NEWS
March 14, 2016 | Alfred Lubrano
I was diagnosed with Stage 4 head-and-neck cancer three days before my wedding last July. If you're wondering which emotion - dread or joy - wins out in a schizophrenic standoff like that, you've never planned a backyard reception with caterers, florists, and 30 guests all scheduled to swoop in before 6 p.m. What happens is, you say, "I do," then kiss the bride. You lock yourself in the bathroom and scream on your own time. With the discovery of a lump in my neck, I'd emigrated to a different country - Cancer-stan, crowded with around 20 million Americans.
NEWS
January 31, 2016
Three experts from Fox Chase Cancer Center's Department of Radiation Oncology answer frequently asked questions about radiation therapy. Q: What is the goal of radiation therapy with respect to treating cancer? A: For most patients, the goal is to get rid of the cancer completely and, hopefully, prevent it from returning. But for those whose cancer has spread, radiation may be used palliatively, to make symptoms better and improve quality of life, knowing that we likely will not cure the cancer.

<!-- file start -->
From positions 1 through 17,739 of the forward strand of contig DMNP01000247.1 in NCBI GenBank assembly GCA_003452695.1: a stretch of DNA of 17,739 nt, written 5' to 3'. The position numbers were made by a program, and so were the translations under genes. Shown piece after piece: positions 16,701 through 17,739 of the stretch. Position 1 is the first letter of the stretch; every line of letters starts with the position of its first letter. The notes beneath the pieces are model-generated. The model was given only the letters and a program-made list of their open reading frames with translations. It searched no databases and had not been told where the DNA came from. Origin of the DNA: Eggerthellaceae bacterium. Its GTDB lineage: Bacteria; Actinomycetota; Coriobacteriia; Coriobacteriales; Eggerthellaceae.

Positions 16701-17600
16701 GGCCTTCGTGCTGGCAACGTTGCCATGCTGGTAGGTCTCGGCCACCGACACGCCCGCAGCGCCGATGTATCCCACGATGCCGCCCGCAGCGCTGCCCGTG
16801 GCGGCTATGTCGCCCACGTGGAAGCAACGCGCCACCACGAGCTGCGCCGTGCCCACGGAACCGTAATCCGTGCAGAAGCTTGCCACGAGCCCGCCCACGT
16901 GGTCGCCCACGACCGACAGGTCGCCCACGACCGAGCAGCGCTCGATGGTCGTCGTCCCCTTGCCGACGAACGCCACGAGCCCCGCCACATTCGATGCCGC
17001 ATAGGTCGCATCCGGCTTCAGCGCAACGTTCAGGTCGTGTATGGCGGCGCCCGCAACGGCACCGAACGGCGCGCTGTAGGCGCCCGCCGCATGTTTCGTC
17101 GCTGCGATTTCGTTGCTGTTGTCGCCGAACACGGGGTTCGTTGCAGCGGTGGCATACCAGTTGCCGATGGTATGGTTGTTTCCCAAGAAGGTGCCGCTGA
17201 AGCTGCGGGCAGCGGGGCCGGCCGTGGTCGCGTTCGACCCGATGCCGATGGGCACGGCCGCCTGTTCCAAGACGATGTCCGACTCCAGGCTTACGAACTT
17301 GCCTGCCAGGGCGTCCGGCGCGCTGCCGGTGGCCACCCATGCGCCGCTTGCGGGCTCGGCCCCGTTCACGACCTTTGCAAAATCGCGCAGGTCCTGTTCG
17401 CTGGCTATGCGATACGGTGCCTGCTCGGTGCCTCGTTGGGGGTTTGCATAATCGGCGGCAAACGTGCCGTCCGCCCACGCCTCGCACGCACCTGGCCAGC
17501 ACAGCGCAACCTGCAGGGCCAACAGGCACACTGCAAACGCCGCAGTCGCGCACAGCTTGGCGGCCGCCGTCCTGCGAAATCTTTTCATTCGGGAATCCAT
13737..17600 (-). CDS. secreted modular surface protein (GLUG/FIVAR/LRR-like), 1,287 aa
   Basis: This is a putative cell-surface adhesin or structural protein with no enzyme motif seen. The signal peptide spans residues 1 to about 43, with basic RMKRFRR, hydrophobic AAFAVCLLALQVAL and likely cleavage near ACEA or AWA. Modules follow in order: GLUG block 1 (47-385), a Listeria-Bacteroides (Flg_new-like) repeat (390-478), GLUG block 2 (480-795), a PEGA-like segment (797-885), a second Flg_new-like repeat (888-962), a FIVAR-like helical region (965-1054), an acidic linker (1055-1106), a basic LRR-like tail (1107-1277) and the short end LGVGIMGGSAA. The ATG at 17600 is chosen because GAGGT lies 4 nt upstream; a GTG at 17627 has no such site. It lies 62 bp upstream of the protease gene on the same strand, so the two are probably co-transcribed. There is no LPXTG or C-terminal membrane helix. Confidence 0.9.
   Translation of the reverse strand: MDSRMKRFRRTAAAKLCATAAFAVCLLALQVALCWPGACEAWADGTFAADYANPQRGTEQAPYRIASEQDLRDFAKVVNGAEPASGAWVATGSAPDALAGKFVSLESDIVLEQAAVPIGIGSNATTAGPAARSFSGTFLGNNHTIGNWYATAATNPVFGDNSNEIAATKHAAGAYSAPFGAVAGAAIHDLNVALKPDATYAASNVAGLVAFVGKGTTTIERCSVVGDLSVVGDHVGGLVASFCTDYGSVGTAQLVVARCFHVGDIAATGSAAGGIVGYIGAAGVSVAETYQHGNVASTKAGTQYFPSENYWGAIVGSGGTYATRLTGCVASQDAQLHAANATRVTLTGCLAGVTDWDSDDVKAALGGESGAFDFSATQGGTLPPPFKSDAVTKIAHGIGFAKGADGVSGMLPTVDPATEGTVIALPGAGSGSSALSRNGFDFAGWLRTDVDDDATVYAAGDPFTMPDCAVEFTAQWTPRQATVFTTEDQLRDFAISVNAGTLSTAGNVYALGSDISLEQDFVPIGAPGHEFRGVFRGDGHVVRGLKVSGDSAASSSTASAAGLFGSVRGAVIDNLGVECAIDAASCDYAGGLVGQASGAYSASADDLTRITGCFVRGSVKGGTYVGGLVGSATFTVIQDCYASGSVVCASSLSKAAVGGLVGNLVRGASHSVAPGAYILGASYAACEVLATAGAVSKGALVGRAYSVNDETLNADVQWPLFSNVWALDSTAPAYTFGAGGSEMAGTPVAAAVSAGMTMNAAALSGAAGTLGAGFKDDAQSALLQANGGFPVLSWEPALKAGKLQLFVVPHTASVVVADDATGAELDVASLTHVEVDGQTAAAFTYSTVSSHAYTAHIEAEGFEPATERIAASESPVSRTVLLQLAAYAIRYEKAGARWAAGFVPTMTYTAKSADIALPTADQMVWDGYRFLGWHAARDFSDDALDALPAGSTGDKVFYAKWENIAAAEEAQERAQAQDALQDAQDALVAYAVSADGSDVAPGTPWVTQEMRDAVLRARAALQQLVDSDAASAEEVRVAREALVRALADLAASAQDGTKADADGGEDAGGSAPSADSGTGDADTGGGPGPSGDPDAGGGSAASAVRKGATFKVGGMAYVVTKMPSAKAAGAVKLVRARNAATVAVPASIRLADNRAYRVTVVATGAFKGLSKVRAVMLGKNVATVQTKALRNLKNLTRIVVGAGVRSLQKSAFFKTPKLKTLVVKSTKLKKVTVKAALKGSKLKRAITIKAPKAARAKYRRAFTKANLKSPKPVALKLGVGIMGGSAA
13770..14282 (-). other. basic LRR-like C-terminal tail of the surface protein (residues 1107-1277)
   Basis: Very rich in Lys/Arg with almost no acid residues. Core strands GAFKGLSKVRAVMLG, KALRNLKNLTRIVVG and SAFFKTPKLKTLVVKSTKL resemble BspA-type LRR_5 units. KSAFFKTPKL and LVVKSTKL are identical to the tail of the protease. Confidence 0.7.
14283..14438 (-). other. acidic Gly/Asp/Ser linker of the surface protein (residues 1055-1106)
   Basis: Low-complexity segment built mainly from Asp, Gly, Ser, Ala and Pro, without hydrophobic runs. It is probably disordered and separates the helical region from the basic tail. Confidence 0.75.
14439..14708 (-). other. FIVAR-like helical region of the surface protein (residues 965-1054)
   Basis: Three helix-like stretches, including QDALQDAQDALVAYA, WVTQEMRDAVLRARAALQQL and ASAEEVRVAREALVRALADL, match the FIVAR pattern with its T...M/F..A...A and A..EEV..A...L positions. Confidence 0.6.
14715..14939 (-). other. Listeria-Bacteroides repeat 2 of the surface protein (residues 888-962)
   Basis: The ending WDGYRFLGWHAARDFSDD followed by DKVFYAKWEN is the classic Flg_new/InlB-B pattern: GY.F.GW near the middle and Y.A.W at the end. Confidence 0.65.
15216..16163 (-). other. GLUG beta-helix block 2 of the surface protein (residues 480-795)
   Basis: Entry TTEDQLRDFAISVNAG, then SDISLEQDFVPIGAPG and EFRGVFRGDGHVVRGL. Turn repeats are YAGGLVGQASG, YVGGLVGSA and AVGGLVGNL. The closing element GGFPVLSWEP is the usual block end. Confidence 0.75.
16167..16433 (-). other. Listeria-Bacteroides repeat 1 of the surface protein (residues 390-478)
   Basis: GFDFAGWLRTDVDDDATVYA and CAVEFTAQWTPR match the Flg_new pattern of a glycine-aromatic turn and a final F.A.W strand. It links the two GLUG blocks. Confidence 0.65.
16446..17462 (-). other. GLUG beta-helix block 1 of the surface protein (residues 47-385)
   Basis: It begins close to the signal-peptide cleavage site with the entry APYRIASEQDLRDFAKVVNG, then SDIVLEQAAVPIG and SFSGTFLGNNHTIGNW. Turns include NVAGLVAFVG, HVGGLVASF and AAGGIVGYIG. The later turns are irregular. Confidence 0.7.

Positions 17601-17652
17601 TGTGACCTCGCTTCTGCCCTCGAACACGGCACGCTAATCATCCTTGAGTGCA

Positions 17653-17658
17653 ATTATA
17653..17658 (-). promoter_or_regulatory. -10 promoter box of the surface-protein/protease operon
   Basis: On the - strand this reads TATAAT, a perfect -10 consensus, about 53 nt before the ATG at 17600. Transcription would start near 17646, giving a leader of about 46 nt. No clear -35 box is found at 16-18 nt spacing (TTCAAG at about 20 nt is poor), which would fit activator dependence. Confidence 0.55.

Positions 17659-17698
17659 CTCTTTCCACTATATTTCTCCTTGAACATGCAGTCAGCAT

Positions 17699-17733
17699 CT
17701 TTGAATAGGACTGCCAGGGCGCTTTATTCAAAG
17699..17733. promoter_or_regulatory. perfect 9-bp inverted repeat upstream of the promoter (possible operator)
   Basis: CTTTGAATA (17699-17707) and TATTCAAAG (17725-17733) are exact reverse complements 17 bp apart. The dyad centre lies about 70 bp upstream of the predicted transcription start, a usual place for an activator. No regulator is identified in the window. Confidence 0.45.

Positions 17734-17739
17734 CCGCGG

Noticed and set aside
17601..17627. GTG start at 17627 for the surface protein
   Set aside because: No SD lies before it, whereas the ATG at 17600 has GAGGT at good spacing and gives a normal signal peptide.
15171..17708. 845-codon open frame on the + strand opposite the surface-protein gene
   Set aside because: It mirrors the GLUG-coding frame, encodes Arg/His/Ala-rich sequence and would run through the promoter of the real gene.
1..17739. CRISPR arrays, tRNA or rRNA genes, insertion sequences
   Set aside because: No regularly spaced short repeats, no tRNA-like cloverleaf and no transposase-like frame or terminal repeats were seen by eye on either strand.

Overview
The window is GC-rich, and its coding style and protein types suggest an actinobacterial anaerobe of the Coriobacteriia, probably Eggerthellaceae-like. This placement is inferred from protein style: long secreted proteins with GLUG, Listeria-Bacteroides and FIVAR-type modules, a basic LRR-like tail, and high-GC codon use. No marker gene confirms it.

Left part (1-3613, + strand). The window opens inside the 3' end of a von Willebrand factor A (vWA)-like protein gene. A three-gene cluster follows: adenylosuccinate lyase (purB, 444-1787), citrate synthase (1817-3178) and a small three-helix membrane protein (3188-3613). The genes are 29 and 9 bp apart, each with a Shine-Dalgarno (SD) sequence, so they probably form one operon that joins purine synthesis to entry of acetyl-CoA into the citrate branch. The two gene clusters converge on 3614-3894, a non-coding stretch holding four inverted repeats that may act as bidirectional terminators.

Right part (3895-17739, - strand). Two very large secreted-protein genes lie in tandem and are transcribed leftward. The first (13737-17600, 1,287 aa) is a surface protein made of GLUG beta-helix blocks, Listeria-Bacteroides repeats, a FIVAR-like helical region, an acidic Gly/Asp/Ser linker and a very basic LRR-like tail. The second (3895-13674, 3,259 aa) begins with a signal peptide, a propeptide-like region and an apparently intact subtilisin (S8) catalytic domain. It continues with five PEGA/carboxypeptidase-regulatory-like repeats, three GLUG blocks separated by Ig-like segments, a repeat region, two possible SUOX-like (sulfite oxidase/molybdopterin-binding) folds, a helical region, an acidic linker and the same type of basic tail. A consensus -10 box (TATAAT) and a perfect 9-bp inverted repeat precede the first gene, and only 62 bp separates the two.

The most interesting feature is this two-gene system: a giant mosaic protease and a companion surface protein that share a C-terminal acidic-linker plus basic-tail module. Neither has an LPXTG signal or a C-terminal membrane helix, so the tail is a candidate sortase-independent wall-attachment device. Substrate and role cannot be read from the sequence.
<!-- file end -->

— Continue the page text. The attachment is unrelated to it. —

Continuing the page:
NEWS
January 27, 2016 | BY DAN GERINGER, Staff Writer
TERI GILBERT of Northeast Philadelphia is openly defying the Police Department's "no savesies" ban on reserving shoveled-out parking spots in the wake of the weekend blizzard. Gilbert is six months pregnant, so her husband, Mike, who is undergoing radiation treatment for Stage 4 metastatic throat and neck cancer, shoveled out a space in front of their Rhawnhurst house while son Matthew, 23 months, watched from an upstairs window. Then Teri taped a handwritten savesies sign to an orange cone that reads: "This spot was shoveled by a cancer patient for himself and his pregnant wife.
NEWS
December 14, 2015 | By Sandy Bauers, For The Inquirer